Originally published on Fri September 19, 2014 11:15 am
British Prime Minister David Cameron says now that voters in Scotland have rejected independence, he is committed to giving more powers not only to Scotland, but also to "everyone in England, Wales and Northern Ireland."
Connecticut Senators Chris Murphy and Richard Blumenthal split their votes on legislation authorizing the U.S. military to arm and train moderate Syrian rebels fighting the so-called Islamic State, otherwise known as ISIS or ISIL.
Originally published on Fri September 19, 2014 11:27 am
Updated at 11:27 a.m. ET
British Prime Minister David Cameron said the Scottish vote to remain in the United Kingdom has put the question of independence to rest "for a generation," but he pledged constitutional reforms to give Edinburgh greater control over its own affairs.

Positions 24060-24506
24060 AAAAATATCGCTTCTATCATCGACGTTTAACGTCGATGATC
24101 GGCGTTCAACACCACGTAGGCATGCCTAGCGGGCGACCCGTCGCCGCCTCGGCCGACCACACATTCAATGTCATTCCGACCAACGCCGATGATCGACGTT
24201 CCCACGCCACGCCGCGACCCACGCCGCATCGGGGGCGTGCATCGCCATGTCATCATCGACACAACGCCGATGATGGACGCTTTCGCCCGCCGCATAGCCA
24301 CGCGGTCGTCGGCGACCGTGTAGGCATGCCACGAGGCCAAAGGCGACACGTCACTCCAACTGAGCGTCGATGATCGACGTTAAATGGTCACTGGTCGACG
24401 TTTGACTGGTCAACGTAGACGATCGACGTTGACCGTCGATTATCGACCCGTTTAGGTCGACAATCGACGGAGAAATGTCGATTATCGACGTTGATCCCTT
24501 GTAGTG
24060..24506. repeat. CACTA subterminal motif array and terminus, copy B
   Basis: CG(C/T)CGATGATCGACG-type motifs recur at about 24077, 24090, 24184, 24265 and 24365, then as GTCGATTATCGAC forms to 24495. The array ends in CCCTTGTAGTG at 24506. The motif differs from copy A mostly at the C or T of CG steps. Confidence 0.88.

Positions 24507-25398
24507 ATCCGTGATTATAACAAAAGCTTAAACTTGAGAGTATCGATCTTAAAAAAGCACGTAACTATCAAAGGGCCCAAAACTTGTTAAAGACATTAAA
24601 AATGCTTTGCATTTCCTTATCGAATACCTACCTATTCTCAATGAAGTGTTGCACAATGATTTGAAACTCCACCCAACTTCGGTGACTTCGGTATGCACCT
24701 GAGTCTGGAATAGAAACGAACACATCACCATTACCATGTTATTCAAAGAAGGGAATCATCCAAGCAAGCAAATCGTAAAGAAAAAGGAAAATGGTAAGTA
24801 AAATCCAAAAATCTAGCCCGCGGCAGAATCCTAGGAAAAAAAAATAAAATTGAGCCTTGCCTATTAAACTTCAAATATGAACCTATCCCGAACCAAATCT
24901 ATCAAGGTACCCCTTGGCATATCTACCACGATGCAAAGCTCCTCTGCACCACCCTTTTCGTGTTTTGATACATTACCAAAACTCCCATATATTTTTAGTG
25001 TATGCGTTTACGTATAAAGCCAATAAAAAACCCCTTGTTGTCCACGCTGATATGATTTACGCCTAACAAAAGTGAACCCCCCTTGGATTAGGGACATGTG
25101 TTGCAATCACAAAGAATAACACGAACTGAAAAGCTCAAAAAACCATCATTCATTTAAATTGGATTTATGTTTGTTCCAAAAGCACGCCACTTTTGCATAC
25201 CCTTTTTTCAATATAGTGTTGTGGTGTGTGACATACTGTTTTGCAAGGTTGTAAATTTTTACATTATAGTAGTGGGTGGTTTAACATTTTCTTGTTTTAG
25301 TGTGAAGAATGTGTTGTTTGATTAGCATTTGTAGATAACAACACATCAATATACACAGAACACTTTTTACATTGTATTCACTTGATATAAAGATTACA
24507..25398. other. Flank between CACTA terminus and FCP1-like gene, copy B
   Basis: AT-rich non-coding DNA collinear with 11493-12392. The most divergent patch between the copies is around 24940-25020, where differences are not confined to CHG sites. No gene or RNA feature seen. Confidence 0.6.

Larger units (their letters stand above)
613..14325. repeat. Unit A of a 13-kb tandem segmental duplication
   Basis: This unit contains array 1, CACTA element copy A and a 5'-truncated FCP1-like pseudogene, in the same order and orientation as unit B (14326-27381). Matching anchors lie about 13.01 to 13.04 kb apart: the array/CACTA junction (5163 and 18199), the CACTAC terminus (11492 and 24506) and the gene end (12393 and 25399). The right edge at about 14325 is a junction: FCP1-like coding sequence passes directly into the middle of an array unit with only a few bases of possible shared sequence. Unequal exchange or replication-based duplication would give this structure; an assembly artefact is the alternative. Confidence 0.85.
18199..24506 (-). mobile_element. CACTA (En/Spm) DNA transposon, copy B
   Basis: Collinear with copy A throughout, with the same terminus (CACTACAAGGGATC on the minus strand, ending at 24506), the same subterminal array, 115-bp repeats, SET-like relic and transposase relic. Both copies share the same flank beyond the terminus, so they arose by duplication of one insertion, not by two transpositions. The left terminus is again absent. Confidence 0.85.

The Chairman and CEO of Northeast Utilities didn’t violate campaign finance laws when he urged his employees to give money to help re-elect Governor Dannel Malloy. That was the judgment this week of the State Election Enforcement Commission.
But the Commission did have strong opinions about Thomas May’s actions. “The content of the solicitation by Mr May is both offensive and disturbing, and violates the spirit and the intent of the Connecticut state contractor ban,” said the judgment.
A new report from the Institute for Municipal and Regional Policy at Central Connecticut State University takes a closer look at racial profiling in Connecticut. This hour, we hear from one of the authors of that report.
Four of Connecticut’s five members of the U.S. House of Representatives voted on Wednesday against President’s Obama’s plan to help arm and train moderate Syrian rebels in their fight against the extremist group known as the Islamic State. The measure was approved by the House by a vote of 273 to 156.
Originally published on Thu September 18, 2014 10:47 am